In what appears to be a stunning display of corporate arrogance, the chief executive of the company that owns British Airways says he “formally rejects” the findings of a Parliamentary select committee that labelled the airline a “national disgrace”. Willie Walsh, head of the Madrid-based International Airlines Group (IAG) reiterated that what the airline was proposing to do to workers terms and conditions was “perfectly lawful” and insisted trade unions had betrayed their members.
British Airways is accused of seeking to fire 12,000 employees and slash the wages of some workers who remain by more than 50 per cent. Unions representing cabin crew and ground staff have refused to meet with the airline over what they describe as a “fire and rehire” clause that would see every single member of staff sacked if they don’t agree to the sweeping changes to their terms and conditions.
The BALPA pilots union has been negotiating with British Airways but Brian Strutton, the union’s general secretary has warned those talks are now “hanging by a thread” and that the union can no longer trust the airline. The Unite and GMB unions say they desperately want to negotiate but insist the ‘fire and rehire’ clause must be dropped first.
In a report published on Saturday, lawmakers acknowledged that what British Airways had proposed was lawful but said its actions “falls well below the standards we would expect from any employer, especially in light of the scale of taxpayer subsidy, at this time of national crisis.”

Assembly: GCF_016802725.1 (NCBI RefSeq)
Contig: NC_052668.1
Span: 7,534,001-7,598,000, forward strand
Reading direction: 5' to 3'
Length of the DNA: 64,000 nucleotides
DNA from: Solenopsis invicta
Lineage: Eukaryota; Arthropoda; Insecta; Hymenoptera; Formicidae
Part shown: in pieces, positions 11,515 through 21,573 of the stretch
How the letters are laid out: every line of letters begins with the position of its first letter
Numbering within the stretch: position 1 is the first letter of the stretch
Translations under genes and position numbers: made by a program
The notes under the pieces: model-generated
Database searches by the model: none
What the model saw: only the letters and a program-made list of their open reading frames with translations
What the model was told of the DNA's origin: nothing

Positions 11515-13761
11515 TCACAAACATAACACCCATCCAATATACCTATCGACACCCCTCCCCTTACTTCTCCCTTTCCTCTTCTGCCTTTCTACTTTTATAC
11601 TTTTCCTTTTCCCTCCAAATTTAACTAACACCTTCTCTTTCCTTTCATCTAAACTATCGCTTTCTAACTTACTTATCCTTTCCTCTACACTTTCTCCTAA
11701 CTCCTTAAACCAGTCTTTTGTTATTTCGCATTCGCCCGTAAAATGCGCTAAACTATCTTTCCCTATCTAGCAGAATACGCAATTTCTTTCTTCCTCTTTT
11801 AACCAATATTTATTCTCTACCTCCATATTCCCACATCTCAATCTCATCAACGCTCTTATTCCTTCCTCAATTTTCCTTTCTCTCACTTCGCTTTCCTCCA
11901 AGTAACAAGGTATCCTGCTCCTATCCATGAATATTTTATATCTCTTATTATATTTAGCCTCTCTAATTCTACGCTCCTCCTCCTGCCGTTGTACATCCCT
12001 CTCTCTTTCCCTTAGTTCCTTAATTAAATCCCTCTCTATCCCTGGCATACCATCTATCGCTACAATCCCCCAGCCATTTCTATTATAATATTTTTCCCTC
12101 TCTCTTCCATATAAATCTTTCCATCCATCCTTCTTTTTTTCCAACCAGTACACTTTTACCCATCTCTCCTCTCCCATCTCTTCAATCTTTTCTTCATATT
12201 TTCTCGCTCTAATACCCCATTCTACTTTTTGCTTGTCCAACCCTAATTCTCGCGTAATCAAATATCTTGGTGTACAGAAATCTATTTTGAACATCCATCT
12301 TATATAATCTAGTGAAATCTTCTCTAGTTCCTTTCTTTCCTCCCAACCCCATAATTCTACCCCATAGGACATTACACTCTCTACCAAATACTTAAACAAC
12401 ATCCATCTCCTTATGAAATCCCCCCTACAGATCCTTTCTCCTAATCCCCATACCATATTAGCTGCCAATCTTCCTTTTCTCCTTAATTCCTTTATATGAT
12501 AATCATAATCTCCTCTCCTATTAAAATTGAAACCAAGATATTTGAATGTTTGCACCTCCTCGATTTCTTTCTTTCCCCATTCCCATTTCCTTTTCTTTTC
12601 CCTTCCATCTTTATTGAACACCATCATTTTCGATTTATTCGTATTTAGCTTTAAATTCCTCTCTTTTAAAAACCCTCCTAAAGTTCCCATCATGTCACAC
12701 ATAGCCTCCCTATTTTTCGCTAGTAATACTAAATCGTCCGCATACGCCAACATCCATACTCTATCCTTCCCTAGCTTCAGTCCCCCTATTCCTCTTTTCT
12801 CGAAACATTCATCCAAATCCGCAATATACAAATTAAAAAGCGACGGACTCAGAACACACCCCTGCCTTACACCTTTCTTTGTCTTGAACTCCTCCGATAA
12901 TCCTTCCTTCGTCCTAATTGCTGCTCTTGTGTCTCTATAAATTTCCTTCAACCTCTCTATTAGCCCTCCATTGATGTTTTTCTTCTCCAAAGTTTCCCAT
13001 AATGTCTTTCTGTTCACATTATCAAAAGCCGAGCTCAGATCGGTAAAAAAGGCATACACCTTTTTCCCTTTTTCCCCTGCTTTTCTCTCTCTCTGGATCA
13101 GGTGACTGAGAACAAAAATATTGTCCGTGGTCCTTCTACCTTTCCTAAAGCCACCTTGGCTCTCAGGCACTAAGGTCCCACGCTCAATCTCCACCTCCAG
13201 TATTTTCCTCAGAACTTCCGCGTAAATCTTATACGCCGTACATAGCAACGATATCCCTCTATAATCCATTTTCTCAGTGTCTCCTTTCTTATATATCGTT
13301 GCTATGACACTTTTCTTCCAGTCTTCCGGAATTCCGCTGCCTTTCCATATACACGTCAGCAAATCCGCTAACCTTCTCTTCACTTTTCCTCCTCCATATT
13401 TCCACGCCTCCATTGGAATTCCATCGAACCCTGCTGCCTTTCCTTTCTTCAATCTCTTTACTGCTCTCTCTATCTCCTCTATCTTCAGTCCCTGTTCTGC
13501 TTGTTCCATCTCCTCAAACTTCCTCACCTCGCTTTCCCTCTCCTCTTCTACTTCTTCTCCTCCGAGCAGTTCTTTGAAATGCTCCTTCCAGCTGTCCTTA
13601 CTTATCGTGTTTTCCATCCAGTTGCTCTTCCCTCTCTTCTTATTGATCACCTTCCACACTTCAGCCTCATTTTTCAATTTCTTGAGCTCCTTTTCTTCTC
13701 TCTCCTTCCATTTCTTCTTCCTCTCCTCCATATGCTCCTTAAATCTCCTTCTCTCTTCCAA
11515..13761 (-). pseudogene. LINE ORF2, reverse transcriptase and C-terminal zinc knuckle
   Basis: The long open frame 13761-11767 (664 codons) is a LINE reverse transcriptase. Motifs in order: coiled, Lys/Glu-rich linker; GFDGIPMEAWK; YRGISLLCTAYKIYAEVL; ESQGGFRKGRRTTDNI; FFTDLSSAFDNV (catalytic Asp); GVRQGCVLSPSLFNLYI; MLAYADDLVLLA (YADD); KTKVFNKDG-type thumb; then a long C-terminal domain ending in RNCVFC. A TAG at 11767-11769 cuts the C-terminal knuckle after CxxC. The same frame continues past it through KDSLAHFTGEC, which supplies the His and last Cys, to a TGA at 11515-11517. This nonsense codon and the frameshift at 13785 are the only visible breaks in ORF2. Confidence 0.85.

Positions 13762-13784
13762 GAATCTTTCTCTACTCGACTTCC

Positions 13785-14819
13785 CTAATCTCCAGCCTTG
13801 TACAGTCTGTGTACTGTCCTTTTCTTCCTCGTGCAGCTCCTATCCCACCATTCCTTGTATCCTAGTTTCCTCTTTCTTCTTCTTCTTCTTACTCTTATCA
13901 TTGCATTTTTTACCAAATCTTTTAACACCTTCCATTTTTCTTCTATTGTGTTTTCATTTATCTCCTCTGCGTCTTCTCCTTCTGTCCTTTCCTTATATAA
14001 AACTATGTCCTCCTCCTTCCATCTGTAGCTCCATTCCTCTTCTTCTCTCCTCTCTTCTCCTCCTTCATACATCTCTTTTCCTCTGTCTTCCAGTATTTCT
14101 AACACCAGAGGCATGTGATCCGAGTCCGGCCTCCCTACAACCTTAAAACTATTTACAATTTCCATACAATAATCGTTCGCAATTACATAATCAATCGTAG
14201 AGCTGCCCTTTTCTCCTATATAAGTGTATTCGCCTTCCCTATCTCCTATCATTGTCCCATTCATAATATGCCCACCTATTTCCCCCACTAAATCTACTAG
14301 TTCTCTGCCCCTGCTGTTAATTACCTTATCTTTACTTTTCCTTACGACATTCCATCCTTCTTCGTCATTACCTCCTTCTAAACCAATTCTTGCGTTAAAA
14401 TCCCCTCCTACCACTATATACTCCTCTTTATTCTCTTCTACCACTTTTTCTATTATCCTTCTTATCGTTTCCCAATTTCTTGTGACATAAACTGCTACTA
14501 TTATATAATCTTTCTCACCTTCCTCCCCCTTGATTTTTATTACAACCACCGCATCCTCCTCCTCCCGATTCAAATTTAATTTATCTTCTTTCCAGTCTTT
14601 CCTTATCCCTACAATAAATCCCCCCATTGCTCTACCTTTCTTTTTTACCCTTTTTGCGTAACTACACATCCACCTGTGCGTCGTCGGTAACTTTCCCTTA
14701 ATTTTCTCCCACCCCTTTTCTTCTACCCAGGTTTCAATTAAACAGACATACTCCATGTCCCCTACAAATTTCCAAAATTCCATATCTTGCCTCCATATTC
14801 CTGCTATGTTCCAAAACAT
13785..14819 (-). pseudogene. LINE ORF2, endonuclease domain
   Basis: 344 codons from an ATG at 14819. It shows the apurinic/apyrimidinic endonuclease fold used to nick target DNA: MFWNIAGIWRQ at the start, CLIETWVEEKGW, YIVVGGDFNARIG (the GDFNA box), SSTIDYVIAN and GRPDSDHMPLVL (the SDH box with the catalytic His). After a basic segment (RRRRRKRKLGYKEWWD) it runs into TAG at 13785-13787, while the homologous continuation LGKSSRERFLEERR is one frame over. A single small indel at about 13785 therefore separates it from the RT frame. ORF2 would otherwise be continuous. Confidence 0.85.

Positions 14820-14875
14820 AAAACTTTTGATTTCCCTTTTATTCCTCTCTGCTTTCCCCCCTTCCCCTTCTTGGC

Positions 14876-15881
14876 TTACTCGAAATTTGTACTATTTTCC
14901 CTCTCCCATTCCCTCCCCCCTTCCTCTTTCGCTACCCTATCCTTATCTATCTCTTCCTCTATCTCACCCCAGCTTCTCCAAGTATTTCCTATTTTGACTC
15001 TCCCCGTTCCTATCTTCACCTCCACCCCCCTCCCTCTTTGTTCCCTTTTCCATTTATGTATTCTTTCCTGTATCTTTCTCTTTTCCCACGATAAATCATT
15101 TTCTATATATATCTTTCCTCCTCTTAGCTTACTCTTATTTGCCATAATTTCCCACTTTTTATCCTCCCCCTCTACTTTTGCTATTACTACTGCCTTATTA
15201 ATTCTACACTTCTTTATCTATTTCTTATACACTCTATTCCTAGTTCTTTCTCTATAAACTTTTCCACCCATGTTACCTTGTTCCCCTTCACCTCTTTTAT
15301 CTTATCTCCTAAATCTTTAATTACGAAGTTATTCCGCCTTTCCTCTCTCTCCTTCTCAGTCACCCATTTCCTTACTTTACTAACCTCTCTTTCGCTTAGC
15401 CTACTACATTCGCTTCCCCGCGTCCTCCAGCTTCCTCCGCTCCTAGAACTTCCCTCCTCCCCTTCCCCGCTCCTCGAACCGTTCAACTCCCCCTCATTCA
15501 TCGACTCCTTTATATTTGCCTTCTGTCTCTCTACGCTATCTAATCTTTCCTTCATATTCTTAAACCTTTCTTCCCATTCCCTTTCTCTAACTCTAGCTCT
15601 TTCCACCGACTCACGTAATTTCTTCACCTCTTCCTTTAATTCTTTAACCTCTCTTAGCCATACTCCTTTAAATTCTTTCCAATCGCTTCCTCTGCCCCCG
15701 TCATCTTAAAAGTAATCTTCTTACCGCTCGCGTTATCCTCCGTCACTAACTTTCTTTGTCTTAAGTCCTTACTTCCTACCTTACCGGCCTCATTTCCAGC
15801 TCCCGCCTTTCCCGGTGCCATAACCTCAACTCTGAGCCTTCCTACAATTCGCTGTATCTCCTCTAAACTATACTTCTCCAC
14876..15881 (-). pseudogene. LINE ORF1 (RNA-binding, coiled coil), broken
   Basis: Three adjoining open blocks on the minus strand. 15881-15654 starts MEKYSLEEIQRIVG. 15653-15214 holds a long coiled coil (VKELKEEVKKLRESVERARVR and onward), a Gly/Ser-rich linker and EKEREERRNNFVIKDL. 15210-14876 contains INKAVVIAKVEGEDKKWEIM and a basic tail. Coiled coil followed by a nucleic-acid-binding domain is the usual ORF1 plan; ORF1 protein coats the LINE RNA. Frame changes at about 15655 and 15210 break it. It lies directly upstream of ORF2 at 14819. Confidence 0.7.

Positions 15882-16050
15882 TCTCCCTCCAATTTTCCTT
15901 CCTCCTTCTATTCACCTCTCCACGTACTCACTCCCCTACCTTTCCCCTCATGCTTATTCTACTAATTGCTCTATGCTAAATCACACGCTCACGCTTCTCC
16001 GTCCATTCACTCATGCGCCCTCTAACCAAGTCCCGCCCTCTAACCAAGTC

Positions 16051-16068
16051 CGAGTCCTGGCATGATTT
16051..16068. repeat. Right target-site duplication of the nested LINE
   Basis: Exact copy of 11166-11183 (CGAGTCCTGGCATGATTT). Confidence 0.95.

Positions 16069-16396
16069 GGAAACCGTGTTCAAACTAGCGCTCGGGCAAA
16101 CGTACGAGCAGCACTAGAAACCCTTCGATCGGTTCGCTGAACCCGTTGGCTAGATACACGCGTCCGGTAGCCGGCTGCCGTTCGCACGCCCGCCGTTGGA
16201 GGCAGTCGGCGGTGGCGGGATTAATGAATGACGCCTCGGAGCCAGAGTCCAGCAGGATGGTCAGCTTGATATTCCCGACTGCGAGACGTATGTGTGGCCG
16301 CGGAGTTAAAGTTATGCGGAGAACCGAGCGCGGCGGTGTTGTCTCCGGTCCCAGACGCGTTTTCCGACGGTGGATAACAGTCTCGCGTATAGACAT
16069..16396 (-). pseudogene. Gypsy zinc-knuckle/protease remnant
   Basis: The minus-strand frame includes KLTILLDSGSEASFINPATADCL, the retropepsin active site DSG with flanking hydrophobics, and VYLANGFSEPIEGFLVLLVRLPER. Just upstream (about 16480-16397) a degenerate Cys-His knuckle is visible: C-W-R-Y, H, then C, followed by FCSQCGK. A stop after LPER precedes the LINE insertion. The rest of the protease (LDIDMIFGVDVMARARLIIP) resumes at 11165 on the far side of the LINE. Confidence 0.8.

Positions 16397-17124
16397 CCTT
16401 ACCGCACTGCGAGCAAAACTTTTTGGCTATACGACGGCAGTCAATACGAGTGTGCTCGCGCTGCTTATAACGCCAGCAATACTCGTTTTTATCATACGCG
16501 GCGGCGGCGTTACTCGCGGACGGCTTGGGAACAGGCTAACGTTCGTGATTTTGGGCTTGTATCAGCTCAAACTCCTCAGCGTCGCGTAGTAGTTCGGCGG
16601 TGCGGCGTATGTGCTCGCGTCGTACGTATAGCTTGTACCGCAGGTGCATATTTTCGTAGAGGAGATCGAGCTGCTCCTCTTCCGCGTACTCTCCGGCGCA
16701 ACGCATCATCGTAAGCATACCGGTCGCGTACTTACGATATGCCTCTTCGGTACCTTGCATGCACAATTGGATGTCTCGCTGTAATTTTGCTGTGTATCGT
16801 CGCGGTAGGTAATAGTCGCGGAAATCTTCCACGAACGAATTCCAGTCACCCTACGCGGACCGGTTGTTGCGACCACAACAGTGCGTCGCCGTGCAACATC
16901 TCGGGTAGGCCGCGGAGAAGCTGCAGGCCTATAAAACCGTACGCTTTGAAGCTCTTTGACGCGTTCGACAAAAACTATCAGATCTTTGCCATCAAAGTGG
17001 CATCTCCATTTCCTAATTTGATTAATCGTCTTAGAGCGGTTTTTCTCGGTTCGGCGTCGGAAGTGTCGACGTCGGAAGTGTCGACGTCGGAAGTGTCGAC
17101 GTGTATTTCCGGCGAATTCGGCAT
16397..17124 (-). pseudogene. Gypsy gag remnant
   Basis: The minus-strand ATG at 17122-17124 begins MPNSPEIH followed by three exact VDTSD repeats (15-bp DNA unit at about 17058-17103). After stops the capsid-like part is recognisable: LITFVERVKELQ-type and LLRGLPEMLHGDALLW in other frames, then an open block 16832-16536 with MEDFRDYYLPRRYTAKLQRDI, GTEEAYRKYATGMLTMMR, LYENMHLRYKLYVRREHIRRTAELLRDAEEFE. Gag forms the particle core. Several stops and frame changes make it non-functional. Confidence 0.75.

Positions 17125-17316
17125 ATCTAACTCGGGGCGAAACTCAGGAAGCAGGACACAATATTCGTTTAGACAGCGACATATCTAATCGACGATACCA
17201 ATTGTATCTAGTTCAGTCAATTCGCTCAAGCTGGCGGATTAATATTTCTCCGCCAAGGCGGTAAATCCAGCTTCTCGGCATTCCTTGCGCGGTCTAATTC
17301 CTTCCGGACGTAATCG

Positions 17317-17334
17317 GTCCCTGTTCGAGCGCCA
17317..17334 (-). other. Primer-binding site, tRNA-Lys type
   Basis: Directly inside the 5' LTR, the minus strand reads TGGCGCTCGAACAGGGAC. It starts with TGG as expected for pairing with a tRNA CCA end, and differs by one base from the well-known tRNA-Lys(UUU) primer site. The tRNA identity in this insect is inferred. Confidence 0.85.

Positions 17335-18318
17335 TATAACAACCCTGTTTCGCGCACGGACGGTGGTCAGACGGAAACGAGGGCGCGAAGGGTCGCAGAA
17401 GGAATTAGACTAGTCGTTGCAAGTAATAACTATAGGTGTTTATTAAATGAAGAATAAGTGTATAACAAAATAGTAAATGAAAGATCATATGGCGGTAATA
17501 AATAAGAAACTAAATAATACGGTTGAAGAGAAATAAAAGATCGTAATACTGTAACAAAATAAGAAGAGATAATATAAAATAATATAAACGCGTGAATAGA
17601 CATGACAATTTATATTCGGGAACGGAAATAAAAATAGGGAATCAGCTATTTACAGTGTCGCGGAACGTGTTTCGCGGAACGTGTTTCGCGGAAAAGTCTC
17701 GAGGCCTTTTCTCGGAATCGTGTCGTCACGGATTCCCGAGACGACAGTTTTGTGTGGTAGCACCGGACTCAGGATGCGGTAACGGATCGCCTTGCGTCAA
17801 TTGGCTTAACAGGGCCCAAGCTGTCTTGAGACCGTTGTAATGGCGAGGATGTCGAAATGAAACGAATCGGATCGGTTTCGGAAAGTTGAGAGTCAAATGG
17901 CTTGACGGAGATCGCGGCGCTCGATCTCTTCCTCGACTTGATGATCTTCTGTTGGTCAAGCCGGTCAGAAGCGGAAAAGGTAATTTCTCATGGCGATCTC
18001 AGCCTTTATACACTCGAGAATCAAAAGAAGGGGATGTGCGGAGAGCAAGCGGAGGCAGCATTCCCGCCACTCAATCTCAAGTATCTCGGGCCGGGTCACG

“It is unacceptable that a company would seek to drive this level of change under the cover of a pandemic,” concluded the chair of the committee, Conservative MP Huw Merriman.
In response to those official findings, Walsh has now penned an open letter to the committee saying he “formally rejects” the report.
“The approach that British Airways is taking is in full compliance with the law and has been used by numerous employers for many years,” Walsh wrote. “Considering this, your criticism is unjustified. The people working at British Airways are indeed passionate about the company and want it to succeed. I genuinely believe they want to help but they have been betrayed by their trade union leaders and their elected representatives who have refused to engage in consultations from the outset. The truth is, indeed, rarely pure and never simple,” he continued.
“British Airways is mired in the deepest crisis the company has ever faced and is acting in a perfectly lawful manner. British Airways is fighting for its survival, the face of overwhelming and unprecedented challenges, while respecting the fundamental British value of the rule of law.”
“This is not a disgrace,” Walsh blasted. “Lying down and surrendering without a fight would be a disgrace and we will not do that.”
And Walsh again hit out at the British government for introducing a 14-day quarantine on anyone arriving in the UK, using it as evidence to suggest lawmakers “have no plans to help the (aviation) sector restart and recover”.
But a 14-day quarantine may soon be the last of Walsh’s problems as unions fire back in the increasingly ugly dispute. On Tuesday, the Unite union said it was preparing to ballot members over possible strike action which really could “torpedo” any restart plans as Walsh has said of the quarantine order.
Mateusz Maszczynski honed his skills as an international flight attendant at the most prominent airline in the Middle East and has been flying throughout the COVID-19 pandemic for a well-known European airline. Matt is passionate about the aviation industry and has become an expert in passenger experience and human-centric stories. Always keeping an ear close to the ground, Matt's industry insights, analysis and news coverage is frequently relied upon by some of the biggest names in journalism.